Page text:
Four treasures in a line - a unique discovery from nearly 3,000 years ago
Four ceramic pots filled with dozens of tools, ornaments and weapons made of bronze, each 200 m away from another and arranged in a line, were buried nearly 3,000 years ago. Now archaeologists are trying to understand why this happened.
Three of the four treasures were found in the cultivated field at the turn of the 20th century. Today it is the area near the village of Postolin in Lower Silesia (formerly Germany) between Wrocław and Ostrów Wielkopolski, but in literature they are known as treasures of Karmin. The fourth treasure was discovered two years ago. Luckily, it was handed to the conservator.
"This is an absolutely unique situation, because we rarely know the location of discovered treasures from hundreds or thousands of years ago - these are most often discovered by random people" - says Dr. Justyna Baron from the Institute of Archaeology of the University of Wrocław, the leader of the Karmin treasures research project. The treasures were buried in the 8th century BC.
As part of research funded by the Ministry of Culture and National Heritage, scientists carefully examined several hundred bronze objects that were buried in pots, and analysed how they were deposited.
In their opinion, there could have been more items, but over the millennia they were scattered in the field as a result of agricultural activity. Some of them were probably collected by random finders. Today, most of the known items are in the Archaeological Museum in Wrocław, and some can be seen at the permanent exhibition.
The pots contained tools (axes and sickles), decorations (bracelets, pendants, rings), weapons (daggers and knives), and parts of horse harness. The analyses carried out for the purposes of the project show that their composition (even within one treasure) was very varied: the proportion of copper and tin, from which bronze was melted, was different. Some items were almost 100 percent copper; this surprised scientists.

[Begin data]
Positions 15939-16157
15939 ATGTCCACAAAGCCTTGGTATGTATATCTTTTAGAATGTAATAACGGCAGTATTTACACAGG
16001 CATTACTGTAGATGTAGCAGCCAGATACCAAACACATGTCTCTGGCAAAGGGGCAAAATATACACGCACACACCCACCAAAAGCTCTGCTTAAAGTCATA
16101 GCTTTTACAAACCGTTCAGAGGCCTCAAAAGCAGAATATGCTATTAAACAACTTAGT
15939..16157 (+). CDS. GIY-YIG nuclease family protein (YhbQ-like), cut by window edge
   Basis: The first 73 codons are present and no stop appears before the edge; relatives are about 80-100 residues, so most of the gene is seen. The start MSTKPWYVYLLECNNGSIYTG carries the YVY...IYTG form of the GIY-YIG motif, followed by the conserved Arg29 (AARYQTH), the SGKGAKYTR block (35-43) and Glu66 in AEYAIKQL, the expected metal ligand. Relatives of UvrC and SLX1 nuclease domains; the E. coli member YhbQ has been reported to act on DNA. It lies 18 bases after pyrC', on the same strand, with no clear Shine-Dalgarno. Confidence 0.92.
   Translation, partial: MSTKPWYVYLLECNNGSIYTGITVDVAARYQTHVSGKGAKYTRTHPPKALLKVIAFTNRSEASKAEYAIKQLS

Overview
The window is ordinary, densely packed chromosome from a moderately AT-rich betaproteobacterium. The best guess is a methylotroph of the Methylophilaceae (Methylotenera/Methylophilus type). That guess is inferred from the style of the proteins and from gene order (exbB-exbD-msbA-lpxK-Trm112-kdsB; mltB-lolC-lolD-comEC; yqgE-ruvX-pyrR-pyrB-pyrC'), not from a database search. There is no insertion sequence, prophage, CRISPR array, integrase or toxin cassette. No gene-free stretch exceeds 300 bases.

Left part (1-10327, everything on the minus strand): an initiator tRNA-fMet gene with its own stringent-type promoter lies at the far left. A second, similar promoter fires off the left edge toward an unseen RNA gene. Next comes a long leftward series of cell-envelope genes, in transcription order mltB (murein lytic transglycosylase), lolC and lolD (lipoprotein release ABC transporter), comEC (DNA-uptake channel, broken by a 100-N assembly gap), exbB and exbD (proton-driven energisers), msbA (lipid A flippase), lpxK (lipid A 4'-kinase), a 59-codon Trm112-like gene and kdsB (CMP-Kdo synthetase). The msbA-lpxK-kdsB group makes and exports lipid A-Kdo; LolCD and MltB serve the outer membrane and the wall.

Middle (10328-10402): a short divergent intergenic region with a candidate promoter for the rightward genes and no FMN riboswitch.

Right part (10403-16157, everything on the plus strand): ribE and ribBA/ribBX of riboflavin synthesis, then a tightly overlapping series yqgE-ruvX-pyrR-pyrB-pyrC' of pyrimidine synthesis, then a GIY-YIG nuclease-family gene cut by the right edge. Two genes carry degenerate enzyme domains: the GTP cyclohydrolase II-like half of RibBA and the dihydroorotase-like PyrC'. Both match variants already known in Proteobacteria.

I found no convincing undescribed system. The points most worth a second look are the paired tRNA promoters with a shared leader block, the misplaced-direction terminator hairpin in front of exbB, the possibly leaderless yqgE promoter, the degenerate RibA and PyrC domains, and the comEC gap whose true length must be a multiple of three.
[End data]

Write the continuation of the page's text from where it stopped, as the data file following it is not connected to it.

"Copper is very soft metal. Such tools are not very practical" - the archaeologist emphasises.
The fact that caught the attention of experts was that these treasures had been deposited in one line and at regular intervals of about 200 m. Dr. Baron believes that such an arrangement of the treasure is absolutely unique not only in Poland, but also in Europe. An analysis of the items deposited in the ground shows that they were made around the same time, most likely within 2-3 generations. Therefore, they were not deposited at the same time. How then could they have been deposited in such a regular way?
"We believe that the deposition sites were marked and known to locals. Perhaps they were mounds or other structures, or characteristic elements of the natural landscape" - believes Dr. Baron.
The question about the reason for placing several hundred valuable objects in the ground near the crossing of the Barycz river remains open. In the opinion of the project leader, this is an example of marking extremely important places for a given community, for example borders, both man-made and natural ones.
Interestingly, the analysis shows that the sacrificed tools had been used, and quite intensively at that: the edges of knives, daggers and axes are strongly disfigured and blunt. In addition, the pots, in which they were deposited, were not beautiful. "These are typical pots used for cooking. On those we examined we noticed traces of lipids - organic compounds, but we do not know with what food they should be associated" - the researcher notes.
Archaeologists used 3D scanning to compare selected bronze objects. They wanted to determine whether the axes from one treasure was made in one form. This could be confirmed in several cases.
A specialist scientific publication on the latest analyses of the treasures of Karmin will be published this year. The book will be available online for free.
PAP - Science in Poland, Szymon Zdziebłowski
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